James Henry, Chairman and President of the Transportation Institute said, “Sen. Reed’s support for the American Merchant Marine, which is crucial to our ability to project military forces around the world, is wellknown and deeply appreciated. He is a very worthy recipient of this award.”
Thomas Allegretti, Chairman of the American Maritime Partnership, called Sen. Reed “a champion of our industry and a worthy recipient of this award named in honor of Sen. Inouye, a great American leader.”
About the Daniel K. Inouye Maritime Guardian Award
The Daniel K. Inouye Maritime Guardian award is modeled after one of the first Hawaiian weapons ever seen in the new world. Collected on one of Captain Cook’s journeys into the Pacific, it was made of wood and imbedded with teeth from a great white shark. Called the “lei o mano,” it was reserved for the warrior who was responsible for protecting the maritime resources and for ensuring safe passage on the seas. Over his years in the Congress, Sen. Dan Inouye received the “lei o mano” for his relentless efforts, and through this award, his legacy and commitment to a strong U.S. maritime sector is passed forward.
About the Daniel K. Inouye Institute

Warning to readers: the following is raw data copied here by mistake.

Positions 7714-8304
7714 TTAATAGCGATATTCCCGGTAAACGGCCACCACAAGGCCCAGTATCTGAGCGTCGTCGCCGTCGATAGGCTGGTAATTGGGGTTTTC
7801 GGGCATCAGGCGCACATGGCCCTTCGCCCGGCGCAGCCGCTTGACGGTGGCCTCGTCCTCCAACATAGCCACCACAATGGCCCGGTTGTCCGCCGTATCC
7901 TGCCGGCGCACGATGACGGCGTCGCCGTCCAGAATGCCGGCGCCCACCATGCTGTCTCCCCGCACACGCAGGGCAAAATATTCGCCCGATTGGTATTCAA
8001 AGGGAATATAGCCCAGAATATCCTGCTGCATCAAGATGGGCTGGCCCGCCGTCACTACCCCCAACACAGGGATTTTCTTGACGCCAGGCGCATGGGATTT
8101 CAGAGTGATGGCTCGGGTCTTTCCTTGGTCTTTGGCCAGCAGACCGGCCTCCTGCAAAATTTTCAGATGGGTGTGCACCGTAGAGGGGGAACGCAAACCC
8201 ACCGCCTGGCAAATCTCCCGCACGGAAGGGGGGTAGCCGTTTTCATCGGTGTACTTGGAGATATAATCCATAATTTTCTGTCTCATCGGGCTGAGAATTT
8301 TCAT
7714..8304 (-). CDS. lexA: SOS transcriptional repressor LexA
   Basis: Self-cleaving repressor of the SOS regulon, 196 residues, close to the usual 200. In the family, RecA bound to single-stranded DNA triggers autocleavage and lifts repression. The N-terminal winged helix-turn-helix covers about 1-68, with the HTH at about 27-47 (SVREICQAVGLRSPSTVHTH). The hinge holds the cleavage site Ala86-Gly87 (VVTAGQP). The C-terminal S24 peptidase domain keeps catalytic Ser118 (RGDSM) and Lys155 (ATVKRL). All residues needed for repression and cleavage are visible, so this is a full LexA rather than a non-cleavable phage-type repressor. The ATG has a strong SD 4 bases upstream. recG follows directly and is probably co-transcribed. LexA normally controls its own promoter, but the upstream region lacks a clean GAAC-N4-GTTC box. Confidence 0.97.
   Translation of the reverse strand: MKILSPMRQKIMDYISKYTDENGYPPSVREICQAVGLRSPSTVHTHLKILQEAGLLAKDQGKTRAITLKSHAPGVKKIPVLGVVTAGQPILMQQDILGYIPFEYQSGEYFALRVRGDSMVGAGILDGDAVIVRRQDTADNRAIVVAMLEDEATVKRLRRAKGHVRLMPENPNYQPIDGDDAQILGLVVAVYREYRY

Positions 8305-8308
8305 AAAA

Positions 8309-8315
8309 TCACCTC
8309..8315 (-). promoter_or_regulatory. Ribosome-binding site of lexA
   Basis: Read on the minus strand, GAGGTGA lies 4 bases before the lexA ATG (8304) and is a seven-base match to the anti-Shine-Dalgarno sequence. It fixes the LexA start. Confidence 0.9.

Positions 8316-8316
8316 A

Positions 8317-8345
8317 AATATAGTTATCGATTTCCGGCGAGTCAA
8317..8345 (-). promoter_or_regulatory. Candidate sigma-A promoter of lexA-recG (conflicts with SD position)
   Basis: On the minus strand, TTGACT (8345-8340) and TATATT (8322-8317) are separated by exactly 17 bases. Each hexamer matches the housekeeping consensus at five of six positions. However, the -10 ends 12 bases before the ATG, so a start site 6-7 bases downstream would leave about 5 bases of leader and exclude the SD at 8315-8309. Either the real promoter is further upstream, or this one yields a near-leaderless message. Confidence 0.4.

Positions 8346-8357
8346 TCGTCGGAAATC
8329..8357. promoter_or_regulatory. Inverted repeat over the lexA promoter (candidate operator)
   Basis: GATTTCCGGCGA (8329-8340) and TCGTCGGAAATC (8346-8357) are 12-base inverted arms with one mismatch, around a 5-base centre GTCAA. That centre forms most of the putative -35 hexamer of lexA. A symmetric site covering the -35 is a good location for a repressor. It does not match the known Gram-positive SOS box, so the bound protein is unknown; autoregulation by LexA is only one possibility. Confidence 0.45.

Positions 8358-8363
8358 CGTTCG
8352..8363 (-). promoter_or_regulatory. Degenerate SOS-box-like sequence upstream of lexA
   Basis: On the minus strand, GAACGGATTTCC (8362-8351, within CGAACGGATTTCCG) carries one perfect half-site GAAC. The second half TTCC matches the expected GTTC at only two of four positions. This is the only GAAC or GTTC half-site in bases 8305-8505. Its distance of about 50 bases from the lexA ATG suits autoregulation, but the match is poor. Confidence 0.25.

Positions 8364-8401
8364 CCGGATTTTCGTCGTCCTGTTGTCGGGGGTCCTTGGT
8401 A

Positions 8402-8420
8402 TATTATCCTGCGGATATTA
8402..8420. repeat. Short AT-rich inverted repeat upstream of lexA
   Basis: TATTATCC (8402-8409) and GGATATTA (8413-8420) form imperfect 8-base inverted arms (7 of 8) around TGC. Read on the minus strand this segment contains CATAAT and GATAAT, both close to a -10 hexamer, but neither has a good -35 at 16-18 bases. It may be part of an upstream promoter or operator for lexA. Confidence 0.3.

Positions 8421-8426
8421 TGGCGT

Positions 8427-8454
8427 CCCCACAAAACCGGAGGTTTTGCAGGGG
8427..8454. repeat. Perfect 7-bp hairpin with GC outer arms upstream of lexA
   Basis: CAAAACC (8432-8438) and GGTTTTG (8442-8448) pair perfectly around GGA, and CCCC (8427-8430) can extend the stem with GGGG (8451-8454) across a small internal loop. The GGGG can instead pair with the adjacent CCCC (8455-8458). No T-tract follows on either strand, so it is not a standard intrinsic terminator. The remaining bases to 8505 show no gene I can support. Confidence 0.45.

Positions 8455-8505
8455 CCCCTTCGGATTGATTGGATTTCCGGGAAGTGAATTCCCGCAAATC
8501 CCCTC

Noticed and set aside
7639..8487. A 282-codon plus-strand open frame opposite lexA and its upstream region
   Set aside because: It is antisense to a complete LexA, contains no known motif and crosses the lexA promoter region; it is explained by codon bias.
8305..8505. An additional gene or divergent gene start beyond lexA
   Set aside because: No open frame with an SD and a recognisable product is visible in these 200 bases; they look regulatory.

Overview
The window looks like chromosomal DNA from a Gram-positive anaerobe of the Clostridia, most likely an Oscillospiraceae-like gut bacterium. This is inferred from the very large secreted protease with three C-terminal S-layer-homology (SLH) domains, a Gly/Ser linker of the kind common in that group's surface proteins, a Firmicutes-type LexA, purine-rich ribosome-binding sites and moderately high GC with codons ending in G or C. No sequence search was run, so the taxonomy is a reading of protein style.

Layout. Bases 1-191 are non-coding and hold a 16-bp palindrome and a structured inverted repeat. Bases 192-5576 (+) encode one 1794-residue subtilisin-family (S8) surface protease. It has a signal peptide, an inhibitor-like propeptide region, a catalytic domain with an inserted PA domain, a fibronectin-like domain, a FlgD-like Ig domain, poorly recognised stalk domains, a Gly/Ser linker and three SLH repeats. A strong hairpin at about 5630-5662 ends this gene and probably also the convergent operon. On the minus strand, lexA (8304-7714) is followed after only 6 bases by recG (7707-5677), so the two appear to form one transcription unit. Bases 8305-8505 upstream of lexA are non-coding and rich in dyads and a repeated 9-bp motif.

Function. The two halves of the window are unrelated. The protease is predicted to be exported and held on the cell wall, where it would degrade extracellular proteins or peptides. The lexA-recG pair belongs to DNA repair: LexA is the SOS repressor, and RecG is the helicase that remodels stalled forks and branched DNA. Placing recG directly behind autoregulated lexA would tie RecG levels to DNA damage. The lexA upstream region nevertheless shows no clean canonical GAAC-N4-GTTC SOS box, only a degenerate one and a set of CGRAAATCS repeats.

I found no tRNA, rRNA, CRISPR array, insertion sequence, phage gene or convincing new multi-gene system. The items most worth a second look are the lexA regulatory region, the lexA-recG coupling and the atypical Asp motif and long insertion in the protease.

The Daniel K. Inouye Institute was established in 2013 to honor his legacy. A program fund of the Hawaii Community Foundation, the Daniel K. Inouye Institute will work with affiliated organizations to preserve the senator’s papers and tell his life story, support STEM education and civics learning, encourage international educational-cultural exchanges, and support collaborations between national institutions and organizations in Hawaii to widely share the Asian American and Pacific Islander experience.
About Transportation Institute
Transportation Institute was established in 1967 as a Washington-based, non-profit organization dedicated to maritime research, education, and promotion. The Institute’s member companies participate in all phases of the nation’s deep sea, foreign, and domestic shipping trades. Many are contracted to the U.S. military services. All are of U.S. Registry – manned by American citizen-seamen, operating under the world’s highest safety and environmental standards, and proudly flying the American flag.
About the American Maritime Partnership (AMP)
American Maritime Partnership is the voice of the U.S. domestic maritime industry, a pillar of our nation‘s economic, national, and homeland security. More than 40,000 American vessels built in American shipyards, crewed by American mariners, and owned by American companies, operate in our waters 24/7, and this commerce sustains nearly 500,000 American jobs, $29 billion in labor compensation, and more than $100 billion in annual economic output. For more information about AMP, please visit www.americanmaritimepartnership.com.